Case type: Application by the accused to sit outside the dock.
Facts: The accused was on trial for murder for stabbing the victim, who was her husband. It was undisputed that at the time of stabbing, she had been subjected to severe violence at the time of the offence, and for over a year prior to the stabbing (see R v Stephen (No. 3)  NSWSC 168 (20 February 2018) ). The accused made an application to sit outside the dock, next to her legal team. The Crown supported the application (-).
Issues: Whether the judge should exercise his discretion to grant the request pursuant to s 34 Criminal Procedure Act 1986 (NSW).
Decision and Reasoning: The application was refused.
Justice Button weighed up the countervailing factors. Factors in favour of granting the application were that the accused had been on bail for many months, she was not a security risk, she suffers from post-traumatic stress disorder, and she argued that sitting in the dock will be prejudicial for the jury (-, ). Factors weighing against granting the application were that the accused is not a child or a person suffering from a disability, that the dock is a traditional symbol of the gravity of the proceedings, that there is no inconvenience for the accused being in the dock, and she is charged with a very serious offence (, -).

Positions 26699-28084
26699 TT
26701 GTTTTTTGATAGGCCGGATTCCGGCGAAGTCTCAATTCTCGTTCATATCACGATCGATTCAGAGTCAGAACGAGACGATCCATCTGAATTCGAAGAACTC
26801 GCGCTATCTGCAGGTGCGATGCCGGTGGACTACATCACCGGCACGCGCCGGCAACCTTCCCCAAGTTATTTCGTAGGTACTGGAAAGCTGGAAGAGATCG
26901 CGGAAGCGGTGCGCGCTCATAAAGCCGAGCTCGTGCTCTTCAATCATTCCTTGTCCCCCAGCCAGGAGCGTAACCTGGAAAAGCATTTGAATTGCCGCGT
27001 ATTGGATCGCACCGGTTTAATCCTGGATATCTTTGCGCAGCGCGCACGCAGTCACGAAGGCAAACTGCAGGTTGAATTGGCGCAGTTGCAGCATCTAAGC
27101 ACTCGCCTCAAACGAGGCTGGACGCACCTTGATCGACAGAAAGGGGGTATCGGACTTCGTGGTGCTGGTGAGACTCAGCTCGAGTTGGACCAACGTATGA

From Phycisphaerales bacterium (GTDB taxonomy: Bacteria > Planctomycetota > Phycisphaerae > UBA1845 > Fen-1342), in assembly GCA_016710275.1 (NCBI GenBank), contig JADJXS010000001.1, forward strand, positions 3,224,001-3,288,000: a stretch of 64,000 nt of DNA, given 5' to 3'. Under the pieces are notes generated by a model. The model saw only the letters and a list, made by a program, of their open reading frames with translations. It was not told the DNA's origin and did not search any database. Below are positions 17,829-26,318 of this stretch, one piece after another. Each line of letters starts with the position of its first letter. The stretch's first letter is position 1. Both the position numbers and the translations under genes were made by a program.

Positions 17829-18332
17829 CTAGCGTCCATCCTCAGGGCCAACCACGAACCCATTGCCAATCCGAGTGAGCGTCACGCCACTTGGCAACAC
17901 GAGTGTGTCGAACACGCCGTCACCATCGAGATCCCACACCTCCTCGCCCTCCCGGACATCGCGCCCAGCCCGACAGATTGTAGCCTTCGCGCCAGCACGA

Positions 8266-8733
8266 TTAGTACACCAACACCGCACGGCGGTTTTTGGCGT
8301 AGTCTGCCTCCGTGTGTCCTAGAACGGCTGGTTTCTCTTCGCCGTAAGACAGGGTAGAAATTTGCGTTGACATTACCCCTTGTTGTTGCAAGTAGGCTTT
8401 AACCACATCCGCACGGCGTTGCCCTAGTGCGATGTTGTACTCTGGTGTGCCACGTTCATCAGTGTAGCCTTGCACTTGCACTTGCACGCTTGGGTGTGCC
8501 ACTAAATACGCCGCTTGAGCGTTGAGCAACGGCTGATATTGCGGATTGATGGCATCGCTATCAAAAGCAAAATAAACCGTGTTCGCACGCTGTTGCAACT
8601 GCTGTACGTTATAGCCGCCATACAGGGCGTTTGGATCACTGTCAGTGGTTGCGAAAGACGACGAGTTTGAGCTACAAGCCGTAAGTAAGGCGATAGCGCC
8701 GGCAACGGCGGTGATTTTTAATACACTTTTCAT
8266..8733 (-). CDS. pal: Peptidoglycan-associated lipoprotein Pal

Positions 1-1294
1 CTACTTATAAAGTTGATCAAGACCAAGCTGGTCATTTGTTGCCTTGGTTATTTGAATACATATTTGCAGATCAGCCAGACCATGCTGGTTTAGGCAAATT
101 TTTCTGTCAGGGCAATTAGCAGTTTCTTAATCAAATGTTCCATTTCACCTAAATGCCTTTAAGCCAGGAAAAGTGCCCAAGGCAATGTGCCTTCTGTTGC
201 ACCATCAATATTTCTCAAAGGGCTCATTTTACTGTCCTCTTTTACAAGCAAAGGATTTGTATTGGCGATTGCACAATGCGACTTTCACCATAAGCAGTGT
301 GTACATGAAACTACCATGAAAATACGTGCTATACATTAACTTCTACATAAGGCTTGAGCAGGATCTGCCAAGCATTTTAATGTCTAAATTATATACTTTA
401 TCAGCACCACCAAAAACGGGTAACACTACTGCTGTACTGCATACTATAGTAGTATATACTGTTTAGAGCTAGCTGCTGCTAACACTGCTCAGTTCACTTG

Justice Button concluded that there was nothing exceptional about the matter to justify the request being granted. The next day, his Honour received further submissions with more detailed evidence about the accused’s mental health issues but declined to alter the ruling ().